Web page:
Rochester Ambassador Program reignites conversations on Business Improvement District
ROCHESTER, N.Y. — The City of Rochester is expected to pilot an ambassador program in the coming months.
The program hopes to bring a handful of friendly faces downtown, guiding residents, workers and visitors to restaurants, coffee shops, and things to do.
Monroe County’s Industrial Development Agency has pledged $300,000 – half of the program’s expected budget – to help kick things off.
“There’s so much going on in Rochester, it’s exciting,” Bob Duffy, the president of the Chamber of Commerce, said. “So the BID and the ambassador program are just two more adjuncts to support it.”
The BID doesn’t technically exist yet. A year out from when the city last considered it, it’s still in the planning stages. A BID is a private organization – typically a nonprofit – that’s given government approval to tax businesses in a certain area. The BID works in tandem with the municipality – in this case, the City of Rochester – who then processes the tax.
That money is then spent by the BID on private projects to increase the economic vitality of an area. Brooks is president of the Rochester Downtown Development Corporation, another nonprofit that is leading the charge for both a Business Improvement District and the ambassador program.
The projects can range from new benches to event series to hanging flower baskets – whatever the BID believes would benefit the area. These decisions would come under regular annual review by City Council, Brooks says.
“[The Chamber of Commerce has] almost 1,300 members,” Duffy said. “Not one of our members has ever reached out and said I don’t like this idea. I think people feel is a very positive step forward, and we’re going in the right direction.”
But not everyone’s on board. The BID Education Committee – a grassroots organization of people who live in and around downtown Rochester – have several concerns.
“BIDS are designed to increase property values,” organizer Kelly Cheatle said. “Increasing property values may sound great on the surface, but they can also have negative impacts.”
One such impact that Cheatle and organizer Halima Aweis are concerned about: current residents getting priced out of their homes.
“Anything that would actually benefit the lives of the Rochesterians downtown, I would be happy to see the money go towards. But this is going to service tourists, this is going to service people who don’t live in our city, and this is money people in our city actually need,” Aweis said.
She and Cheatle both pointed to Rochester’s sky-high poverty levels. The city is consistently ranked as having some of the highest rates of poverty in the nation. Putting a BID in charge would only lead to sanitizing downtown’s image, they say, without positively impacting those currently in poverty.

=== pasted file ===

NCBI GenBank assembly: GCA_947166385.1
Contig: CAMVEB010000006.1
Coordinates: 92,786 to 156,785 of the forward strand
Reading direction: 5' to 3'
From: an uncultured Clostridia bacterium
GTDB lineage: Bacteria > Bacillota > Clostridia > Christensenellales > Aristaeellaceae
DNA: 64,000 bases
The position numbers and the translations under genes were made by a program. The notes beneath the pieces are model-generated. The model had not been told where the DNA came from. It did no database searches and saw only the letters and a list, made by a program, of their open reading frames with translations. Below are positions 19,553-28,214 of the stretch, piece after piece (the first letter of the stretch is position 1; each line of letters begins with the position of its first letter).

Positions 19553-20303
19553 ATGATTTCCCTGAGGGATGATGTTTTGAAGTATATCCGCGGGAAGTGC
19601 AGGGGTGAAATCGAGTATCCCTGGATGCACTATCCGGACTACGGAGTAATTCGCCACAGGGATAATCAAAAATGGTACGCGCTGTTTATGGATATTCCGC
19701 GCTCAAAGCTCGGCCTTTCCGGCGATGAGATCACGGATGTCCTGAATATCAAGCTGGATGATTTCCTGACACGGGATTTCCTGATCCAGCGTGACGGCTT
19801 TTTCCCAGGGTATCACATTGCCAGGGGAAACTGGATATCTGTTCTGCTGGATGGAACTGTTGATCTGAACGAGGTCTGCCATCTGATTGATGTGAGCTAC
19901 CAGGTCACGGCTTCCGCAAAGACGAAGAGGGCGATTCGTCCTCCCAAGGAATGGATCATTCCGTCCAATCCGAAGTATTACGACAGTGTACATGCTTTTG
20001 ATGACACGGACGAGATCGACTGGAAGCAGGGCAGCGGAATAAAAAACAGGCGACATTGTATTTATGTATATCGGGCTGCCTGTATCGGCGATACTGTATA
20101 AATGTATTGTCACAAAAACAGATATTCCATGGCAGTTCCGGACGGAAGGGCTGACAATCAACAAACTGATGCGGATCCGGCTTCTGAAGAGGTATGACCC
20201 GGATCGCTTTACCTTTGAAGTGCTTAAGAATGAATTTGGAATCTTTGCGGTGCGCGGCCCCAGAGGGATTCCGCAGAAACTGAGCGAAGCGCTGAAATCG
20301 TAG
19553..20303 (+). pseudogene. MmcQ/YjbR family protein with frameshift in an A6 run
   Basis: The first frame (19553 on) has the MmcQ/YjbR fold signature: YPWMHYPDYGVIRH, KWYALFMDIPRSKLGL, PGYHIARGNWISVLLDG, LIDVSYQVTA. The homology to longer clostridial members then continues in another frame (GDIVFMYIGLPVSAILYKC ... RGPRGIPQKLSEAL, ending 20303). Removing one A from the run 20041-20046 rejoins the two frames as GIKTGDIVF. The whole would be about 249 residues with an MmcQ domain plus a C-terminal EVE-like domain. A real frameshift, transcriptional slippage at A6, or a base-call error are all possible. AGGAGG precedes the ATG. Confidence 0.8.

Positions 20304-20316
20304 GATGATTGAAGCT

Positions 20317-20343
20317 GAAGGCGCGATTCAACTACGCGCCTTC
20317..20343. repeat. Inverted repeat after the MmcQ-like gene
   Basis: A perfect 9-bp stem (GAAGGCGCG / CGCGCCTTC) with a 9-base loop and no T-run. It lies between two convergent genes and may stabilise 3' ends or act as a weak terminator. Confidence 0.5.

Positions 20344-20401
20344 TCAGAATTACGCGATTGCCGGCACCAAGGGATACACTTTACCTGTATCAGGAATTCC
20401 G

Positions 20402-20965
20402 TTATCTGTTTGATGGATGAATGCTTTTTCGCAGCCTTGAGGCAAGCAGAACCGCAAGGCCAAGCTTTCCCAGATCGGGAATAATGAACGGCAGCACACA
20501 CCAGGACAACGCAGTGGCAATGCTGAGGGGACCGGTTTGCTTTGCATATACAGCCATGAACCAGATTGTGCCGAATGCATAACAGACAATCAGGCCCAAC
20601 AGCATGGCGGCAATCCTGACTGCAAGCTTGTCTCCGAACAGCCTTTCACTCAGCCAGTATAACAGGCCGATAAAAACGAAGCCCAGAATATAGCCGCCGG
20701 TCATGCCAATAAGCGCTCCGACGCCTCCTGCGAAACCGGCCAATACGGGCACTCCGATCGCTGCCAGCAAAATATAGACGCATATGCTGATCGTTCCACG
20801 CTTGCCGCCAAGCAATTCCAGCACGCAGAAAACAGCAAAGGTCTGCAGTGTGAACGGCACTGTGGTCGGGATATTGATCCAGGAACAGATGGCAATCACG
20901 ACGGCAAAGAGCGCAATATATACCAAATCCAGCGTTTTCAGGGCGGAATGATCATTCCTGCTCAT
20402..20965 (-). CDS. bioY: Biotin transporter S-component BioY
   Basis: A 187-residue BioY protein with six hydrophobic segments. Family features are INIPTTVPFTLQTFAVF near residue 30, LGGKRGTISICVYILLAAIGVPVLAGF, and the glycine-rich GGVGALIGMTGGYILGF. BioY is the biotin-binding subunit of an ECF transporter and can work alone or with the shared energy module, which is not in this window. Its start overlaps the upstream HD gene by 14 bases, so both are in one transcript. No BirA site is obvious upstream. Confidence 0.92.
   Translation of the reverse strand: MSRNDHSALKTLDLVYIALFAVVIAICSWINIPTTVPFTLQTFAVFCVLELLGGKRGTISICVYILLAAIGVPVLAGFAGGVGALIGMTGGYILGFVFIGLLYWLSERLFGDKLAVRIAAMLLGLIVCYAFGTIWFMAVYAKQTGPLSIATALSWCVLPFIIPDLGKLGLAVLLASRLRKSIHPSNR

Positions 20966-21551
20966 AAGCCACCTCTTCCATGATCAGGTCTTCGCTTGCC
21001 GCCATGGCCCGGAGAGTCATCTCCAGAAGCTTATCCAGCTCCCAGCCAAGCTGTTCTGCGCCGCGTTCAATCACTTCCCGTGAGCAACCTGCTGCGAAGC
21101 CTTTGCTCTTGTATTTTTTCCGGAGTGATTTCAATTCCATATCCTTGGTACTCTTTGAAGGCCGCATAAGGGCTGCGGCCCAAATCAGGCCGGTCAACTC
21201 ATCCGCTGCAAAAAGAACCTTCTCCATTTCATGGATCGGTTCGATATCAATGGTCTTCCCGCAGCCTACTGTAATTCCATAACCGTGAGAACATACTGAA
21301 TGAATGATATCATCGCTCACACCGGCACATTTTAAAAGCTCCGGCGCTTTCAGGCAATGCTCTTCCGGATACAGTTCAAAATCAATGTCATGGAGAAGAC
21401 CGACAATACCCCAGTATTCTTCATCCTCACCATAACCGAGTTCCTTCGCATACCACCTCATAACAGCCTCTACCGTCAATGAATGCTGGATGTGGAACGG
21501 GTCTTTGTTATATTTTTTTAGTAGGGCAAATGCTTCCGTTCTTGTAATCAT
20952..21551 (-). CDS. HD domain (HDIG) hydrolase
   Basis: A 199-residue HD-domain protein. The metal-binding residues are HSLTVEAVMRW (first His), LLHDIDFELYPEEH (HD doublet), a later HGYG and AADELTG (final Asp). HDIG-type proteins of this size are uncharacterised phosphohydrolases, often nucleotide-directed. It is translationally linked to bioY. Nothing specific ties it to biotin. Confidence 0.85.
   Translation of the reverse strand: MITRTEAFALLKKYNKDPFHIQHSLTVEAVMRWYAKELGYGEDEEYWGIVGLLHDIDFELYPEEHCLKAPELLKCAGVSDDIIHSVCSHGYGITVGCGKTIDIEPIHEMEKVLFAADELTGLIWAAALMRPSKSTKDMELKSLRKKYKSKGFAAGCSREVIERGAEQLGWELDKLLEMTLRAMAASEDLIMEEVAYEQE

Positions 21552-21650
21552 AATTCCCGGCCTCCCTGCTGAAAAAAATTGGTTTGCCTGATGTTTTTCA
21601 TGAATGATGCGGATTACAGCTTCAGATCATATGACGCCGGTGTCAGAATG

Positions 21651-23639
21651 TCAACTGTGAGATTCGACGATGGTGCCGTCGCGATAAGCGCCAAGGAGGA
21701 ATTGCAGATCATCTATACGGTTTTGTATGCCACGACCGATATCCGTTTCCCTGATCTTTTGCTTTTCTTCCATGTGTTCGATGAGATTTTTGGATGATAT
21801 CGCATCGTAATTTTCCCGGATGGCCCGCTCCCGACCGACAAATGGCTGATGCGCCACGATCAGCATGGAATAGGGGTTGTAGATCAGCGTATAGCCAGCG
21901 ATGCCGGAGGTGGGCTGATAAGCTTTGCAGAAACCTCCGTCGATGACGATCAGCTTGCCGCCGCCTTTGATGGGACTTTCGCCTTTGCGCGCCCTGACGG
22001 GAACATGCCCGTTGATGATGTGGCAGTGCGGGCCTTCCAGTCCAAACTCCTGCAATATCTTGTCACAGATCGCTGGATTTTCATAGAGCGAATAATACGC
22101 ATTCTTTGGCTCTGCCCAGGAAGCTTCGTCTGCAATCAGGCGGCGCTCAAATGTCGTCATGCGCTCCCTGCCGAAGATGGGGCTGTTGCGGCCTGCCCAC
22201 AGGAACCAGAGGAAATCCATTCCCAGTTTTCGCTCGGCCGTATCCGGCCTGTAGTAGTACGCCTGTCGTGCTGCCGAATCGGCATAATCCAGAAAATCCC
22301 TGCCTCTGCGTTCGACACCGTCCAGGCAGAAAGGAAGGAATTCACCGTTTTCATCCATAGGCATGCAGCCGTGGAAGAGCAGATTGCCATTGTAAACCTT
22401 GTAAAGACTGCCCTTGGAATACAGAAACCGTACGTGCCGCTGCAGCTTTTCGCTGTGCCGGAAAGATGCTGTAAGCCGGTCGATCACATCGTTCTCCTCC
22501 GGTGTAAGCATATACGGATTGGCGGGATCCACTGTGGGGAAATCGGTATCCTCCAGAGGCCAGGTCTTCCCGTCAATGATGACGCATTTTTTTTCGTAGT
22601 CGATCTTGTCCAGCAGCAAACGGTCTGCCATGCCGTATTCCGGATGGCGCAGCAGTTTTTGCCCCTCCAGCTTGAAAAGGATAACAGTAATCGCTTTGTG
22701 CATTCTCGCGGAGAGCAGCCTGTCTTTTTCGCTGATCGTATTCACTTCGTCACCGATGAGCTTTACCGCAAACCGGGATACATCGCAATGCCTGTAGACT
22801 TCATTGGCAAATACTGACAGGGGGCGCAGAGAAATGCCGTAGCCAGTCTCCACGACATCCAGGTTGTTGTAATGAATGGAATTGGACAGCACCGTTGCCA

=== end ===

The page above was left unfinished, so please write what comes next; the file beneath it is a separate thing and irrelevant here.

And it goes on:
“By furthering this divide, we’re furthering this segregation, we’re furthering this disparities, and we’re continuing to push the black and brown populations, the impoverished populations, further down into the condition that they’re in,” Aweis said.
Cheatle pointed to a study on Business Improvement Districts done in D.C. The study concluded Washington’s BID directly contributed to the displacement of Black residents, with little accountability. Cheatle and Aweis worry that the BID in Rochester will go the way of D.C.’s.
“The study clearly states that the BID Legislation is not in the interests of the broader community and it will cause harm. The legislation cannot be fixed by city council, so it must be stopped by city council,” Cheatle said.
Its supporters maintain that the BID, while predominantly for tourists, will bring in plenty of funding, businesses, and ultimately life downtown.
“The mission of Business Improvement Districts all over the country emphasize creating thriving, vibrant, connected, and inclusive places for residents, workers, and visitors,” Brooks said in a statement.
“The BID will help bring us closer to that vision of a more livable workable center city community,” State Sen. Jeremy Cooney said.
Cooney said the plan is for taxpayer dollars to prop up the ambassador program while it’s in the pilot stage. But if it proves successful, which he and Duffy said they believe it will, the ultimate goal is to bring it under the soon-to-be-created BID’s jurisdiction.
When the time comes, the county’s tourism promotion agency Visit Rochester will train the ambassadors. They said they do not yet have a timeline for how many ambassadors will be out on the streets, or when the program will kick off.